Deborah Anderson

In 2000, Deborah Anderson left the medical field to care for her elderly mother. Soon after, she began writing. She has written for Focus on the Family, Chicken Soup for the Soul, and numerous other publications. She is a member of TWV, ACFW, CWG, and FCW. Married 30 years, Deborah and her husband enjoy country living in the Midwest. She also spends her time rescuing cats, reading novels, and taking nature walks. Deborah recently completed her first novel. You can contact Deborah at:

Who are You Writing For?

Over the years I’ve heard others talk about publishing forms outside of the traditional route. I’ve also noticed how folks get their knickers in a knot at the mere mention of such a thing. Why is that?

I understand that if someone’s work looks shoddy it can be annoying, but it doesn’t give the rest of us a bad name. It reflects on the author who wrote the book.

Personally I want to publish via the traditional route not because the other venues are wrong. I think it’s more of a challenge for me to see if the traditional publishers want what I have. I suppose I’ll feel validated if the Big Guns want my work.

You know, this topic reminds me of junior high school. I wanted to be a cheerleader. The first year I tried out, though, nobody wanted me.

Sound familiar?

Anyway, I worked hard over the next year, preparing myself for the following season. And I was ready, let me tell you—until the morning of the tryouts.

I rehearsed my cheer one last time. All went well, until I reached the end, when I went for my grand finale. I jumped high in the air, came back down, and landed in the splits on the gymnasium floor. A pain ripped through my groin area. I couldn’t move, let alone breathe.

One of my girlfriends ran over to me. “Deb, are you okay?”

“Do I look okay to you?” The blood always drains from my face like this. Hadn’t you noticed?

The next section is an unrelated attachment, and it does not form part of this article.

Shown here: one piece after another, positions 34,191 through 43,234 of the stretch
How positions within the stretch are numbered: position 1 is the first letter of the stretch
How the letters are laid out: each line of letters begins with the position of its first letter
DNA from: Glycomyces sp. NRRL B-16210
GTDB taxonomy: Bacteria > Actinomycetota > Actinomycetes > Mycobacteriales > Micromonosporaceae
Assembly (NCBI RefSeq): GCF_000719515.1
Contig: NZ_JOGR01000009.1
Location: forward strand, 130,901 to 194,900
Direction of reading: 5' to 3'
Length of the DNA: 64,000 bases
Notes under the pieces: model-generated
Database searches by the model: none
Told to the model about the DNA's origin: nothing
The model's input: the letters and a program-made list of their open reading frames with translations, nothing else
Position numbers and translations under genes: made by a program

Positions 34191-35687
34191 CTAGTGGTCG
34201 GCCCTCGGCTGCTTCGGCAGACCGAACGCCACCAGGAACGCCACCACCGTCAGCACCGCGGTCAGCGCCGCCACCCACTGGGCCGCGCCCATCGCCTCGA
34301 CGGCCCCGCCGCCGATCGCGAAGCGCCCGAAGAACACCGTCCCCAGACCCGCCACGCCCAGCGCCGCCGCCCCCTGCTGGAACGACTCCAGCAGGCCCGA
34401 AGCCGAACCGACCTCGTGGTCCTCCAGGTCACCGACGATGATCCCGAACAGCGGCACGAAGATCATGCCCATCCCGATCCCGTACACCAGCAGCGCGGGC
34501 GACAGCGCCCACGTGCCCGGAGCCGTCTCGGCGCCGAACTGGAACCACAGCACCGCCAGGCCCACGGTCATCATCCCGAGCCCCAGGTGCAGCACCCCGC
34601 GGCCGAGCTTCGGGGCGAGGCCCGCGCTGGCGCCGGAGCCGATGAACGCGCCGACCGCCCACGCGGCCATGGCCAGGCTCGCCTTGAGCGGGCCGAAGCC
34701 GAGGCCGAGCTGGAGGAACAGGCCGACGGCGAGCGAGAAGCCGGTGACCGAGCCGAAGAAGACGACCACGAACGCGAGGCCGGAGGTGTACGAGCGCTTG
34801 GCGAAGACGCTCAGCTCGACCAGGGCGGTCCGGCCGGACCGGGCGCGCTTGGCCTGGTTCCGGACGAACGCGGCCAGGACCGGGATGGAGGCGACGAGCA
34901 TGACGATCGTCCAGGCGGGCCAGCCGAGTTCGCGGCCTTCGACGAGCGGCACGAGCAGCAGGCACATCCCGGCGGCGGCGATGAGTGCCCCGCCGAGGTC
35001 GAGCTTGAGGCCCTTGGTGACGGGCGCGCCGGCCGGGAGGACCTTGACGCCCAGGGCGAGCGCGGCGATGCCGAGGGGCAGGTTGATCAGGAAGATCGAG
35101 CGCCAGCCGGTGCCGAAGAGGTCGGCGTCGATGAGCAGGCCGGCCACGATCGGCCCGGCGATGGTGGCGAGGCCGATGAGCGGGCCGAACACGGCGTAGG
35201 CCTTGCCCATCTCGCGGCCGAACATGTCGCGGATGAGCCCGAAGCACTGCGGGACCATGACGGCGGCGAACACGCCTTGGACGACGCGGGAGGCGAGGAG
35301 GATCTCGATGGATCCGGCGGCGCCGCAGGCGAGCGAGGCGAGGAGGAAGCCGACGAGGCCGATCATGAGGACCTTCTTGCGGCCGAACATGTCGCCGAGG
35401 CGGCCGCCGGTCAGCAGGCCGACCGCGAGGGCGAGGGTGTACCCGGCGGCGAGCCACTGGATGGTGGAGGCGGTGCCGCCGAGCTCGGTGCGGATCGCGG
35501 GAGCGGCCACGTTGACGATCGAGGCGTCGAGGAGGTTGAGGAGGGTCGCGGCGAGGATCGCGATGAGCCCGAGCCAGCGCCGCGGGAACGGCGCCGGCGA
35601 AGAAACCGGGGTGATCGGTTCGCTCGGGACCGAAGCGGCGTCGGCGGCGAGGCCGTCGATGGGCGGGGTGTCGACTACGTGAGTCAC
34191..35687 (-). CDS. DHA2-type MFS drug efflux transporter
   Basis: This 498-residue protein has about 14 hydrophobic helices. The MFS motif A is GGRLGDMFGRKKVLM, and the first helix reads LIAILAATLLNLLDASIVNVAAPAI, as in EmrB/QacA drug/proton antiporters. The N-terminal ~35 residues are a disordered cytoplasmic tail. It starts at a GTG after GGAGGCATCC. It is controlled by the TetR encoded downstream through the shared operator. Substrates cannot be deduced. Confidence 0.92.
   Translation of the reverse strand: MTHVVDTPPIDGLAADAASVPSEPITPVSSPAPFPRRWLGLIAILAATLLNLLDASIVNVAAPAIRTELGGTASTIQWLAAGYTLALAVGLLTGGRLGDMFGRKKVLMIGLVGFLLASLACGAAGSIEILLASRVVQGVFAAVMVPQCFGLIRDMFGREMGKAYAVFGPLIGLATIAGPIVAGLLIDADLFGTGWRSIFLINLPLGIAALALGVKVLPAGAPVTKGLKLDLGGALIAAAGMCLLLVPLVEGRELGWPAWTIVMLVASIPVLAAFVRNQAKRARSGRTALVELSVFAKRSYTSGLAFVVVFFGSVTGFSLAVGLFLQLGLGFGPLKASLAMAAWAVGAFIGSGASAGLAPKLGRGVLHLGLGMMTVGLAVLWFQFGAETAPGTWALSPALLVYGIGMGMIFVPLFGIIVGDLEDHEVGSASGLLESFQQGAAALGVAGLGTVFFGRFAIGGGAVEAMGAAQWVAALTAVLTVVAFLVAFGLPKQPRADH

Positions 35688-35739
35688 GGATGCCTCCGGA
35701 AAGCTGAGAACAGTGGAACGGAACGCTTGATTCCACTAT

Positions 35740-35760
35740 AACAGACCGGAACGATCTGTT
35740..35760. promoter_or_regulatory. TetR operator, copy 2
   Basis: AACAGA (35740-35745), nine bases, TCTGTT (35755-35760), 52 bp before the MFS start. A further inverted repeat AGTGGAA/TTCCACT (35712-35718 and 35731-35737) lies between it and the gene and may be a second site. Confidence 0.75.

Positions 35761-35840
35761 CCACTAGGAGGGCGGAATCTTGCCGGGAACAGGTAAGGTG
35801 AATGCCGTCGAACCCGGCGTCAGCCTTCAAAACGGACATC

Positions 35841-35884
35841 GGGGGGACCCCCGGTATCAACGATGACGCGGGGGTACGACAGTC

I finally managed to crawl to my feet, and deflation steeped within me. How could I try out when I couldn’t even walk?

But I would not be defeated.

I made my way to the center of the gymnasium floor, wincing with each step. My childbearing days are ruined too.

After sucking in a deep breath, I performed the entire cheer. There were no tumbles, jumps, and especially no splits. (I may be crazy, but I’m not that crazy.) I stood ramrod still, used my arms to form the motions, and yelled the cheer as I went. When I finished, I received a standing ovation from some of my peers. Wow, maybe I’ll make the squad after all.

My thoughts of winning soon vanished, though, as I watched each girl perform after me. One of them did numerous back handsprings across the floor. Show off. Another girl flew through the air and maneuvered several aerial walkovers. Nasty hussy. Only one thing eased my pain in that moment. I finished what I had started, no matter the cost.

The following year, after much more training (and no splits, thank you very much), I tried out again. And do you know what happened? I made the squad, but there was just one problem. I wasn’t as happy as I thought I’d be.

Still, I finished the year. In fact, I tried out for the next season (and made it), but quit halfway through. I discovered my heart wasn’t into cheerleading after all—probably because I wasn’t in it for the right reason.

How does this tie in with writing and publishing?

Well, when I first started this craft, I thought confetti would drop from the sky the first time I published something, but it didn’t. No fireworks went off inside me. Don’t get me wrong, I was happy, but it wasn’t what I thought it would be—what others made it out to be would be more accurate.

In addition, the first time I pitched a novel, which I’ve done only once, I thought my manuscript would be accepted right off the bat, but it wasn’t. Can you imagine?

Soon after, vanity publishing crossed my mind, but I couldn’t concede to doing such a thing. Maybe it’s because I wanted to win the prize, just like when I competed in junior high.

Because of what happened all those years ago, I had to ask myself a serious question. Who are you writing for?

Still not sure of the answer, I trained hard to learn this craft. I jumped, spun, and performed all kinds of feats, trying to make my way in this field. I’ve been stretched in every direction, kind of like what happened in my cheerleading days. I’ve been accepted and rejected, praised and pooh poohed. Yet I finally figured out that there was one big difference between the two. When it came to writing, I never quit. Why?

Because I can’t. I feel whole when I write. Whether others want what I have or not, writing is part of who I am.

I’ve come to find that true writers never give up—no matter who wants or doesn’t want them, no matter who likes or doesn’t like them. They keep writing. They write from their hearts, no matter which venue they publish their work in.

I’m going to keep writing too. I just thank God that splits aren’t required for this craft. Otherwise, it might have a different ending.


Chicken Soup For The Soul: The gift of Christmas

Chicken Soup For the Soul: Tales of Christmas